Understanding How “We Are All Treaty People”

In the lecture titled “On What Terms Can We Speak” by Dwayne Donald, I was initially intrigued by the way in which he introduced himself. Dwayne introduced himself in Cree, which is something that he had to get himself used to. I believe this is a good place to start with looking at Treaty Education. Although Cree is a language that many of us do not understand, shouldn’t each individual have the right and feel confident in introducing themselves however they see fit? I think many teachers struggle with this and the ways in which we can teach about the culture and tradition of a culture that is not necessarily our own. Dwayne mentions in his lecture that we are meant to teach about aboriginal perspectives, but no one is educated enough to do so without feeling hesitant. Dwayne explains that we have all been colonized in one way or another. This allows us to explore the effects of colonialism and “denying relationships,” like he mentions. Dwayne also discusses the amount of disconnect that there is between cultures. Many people believe that if they don’t see or interact with these varying cultures in their everyday lives, there is nothing for them to learn; there is no need to consider these cultures.

I believe this is where there is the greatest detriment in children’s education today. Many teachers, as mentioned in the email to Mike, just don’t think that there is a need for Treaty Education unless their school has Aboriginal students. One of the broad areas of learning in the Saskatchewan curriculum is ‘building engaged citizens.’ How can we build engaged citizens if we are not providing them with the education that they need to be respectful to each and every individual that they meet, no matter their culture? Many school programs, especially in small schools I find, are lacking in Treaty Education. I personally believe this is because some teachers are set in their ways. In my own experience, teaching Treaty Education consisted of teaching a brief history of residential schools and there was not much more to it than that. Dwayne also mentions this in his lecture asking the question of how will teaching a timeline of the history change the between Aboriginal and non-Aboriginal peoples. I personally do not think that teaching a historical timeline can alter the relationship; there is so much more that needs to be done.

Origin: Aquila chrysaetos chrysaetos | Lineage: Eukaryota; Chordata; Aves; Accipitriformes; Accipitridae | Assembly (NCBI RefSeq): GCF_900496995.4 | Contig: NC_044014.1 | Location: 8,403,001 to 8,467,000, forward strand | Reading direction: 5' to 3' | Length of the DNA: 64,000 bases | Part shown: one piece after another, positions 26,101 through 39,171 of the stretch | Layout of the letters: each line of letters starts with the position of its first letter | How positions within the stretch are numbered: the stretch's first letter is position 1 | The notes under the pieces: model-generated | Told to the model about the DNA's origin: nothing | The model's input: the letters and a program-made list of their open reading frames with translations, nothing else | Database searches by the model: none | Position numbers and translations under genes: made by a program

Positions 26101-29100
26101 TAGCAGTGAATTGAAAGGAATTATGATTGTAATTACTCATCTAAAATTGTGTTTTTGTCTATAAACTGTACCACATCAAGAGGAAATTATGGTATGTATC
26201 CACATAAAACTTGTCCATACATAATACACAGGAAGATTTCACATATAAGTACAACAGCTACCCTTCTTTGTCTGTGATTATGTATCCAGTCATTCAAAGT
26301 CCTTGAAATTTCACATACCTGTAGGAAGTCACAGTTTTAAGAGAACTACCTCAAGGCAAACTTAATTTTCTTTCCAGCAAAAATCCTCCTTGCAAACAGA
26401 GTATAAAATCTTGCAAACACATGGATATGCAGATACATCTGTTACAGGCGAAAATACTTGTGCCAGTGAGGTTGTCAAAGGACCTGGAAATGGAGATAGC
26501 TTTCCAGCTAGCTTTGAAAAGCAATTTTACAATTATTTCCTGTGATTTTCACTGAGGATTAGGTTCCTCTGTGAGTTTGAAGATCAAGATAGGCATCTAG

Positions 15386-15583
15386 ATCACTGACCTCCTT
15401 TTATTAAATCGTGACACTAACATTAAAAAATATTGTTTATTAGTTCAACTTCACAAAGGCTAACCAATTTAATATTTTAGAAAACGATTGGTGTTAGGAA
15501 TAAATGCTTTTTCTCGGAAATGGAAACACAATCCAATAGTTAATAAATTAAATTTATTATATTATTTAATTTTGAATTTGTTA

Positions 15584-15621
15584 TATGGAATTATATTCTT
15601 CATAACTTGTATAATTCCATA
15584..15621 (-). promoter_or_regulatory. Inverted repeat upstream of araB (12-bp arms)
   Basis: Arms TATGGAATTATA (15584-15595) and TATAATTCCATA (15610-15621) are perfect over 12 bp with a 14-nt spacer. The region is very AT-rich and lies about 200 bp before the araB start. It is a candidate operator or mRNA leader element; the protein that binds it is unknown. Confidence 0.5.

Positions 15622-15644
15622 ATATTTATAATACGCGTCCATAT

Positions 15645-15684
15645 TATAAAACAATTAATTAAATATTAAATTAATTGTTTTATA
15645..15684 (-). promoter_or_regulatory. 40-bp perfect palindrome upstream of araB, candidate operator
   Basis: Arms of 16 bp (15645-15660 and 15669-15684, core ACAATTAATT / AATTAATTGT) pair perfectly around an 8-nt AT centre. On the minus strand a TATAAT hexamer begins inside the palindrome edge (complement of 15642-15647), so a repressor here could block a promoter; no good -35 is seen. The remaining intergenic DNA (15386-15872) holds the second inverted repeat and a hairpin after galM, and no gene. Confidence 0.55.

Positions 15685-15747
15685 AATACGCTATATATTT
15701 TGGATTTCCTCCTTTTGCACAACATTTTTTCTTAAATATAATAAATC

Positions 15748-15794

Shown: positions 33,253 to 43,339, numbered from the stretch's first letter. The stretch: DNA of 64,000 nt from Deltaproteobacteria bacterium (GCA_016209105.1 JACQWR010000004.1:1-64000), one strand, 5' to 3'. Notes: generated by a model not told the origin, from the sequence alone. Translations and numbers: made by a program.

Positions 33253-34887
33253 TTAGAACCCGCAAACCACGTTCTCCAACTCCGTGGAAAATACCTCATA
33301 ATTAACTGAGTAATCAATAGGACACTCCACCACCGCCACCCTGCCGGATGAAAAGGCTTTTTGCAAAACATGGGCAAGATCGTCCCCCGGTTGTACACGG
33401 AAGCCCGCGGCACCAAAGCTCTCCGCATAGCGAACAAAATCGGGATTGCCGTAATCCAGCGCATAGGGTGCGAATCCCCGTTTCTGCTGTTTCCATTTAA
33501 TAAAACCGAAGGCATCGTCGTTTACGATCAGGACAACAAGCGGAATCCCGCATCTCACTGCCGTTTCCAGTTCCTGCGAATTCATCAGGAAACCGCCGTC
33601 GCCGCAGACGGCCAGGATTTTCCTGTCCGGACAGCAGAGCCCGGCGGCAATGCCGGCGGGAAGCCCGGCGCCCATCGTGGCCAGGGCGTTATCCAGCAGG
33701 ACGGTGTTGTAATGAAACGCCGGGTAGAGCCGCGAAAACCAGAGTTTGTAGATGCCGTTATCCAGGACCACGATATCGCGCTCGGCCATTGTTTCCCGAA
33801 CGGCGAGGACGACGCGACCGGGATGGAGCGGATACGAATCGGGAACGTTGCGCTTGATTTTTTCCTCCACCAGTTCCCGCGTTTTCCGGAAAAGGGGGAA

To me, the term “we are all treaty people” never truly had much meaning before coming to university. I never really felt like this was a phrase that could be used by anyone and actually be true; I never felt a connection to it. However, looking at the work done by Clair Kreuger I have come to the realization that if I do not feel like I can confidently say “we are all treaty people,” how am I going to teach my students about the relationship and the history of treaties? I watched a short clip (about a minute) on her blog, where she had some of her students explain how they are all treaty people and what exactly that means to them. This is the type of teacher I wish to strive to become. Claire is truly an inspiration for all becoming teachers, as she makes such a huge impact on her students lives. She helps her students understand that the relationship between Aboriginal and non-Aboriginal people needs to be strengthened and improved upon. She is working to remove the stigma that is often associated with varying cultures.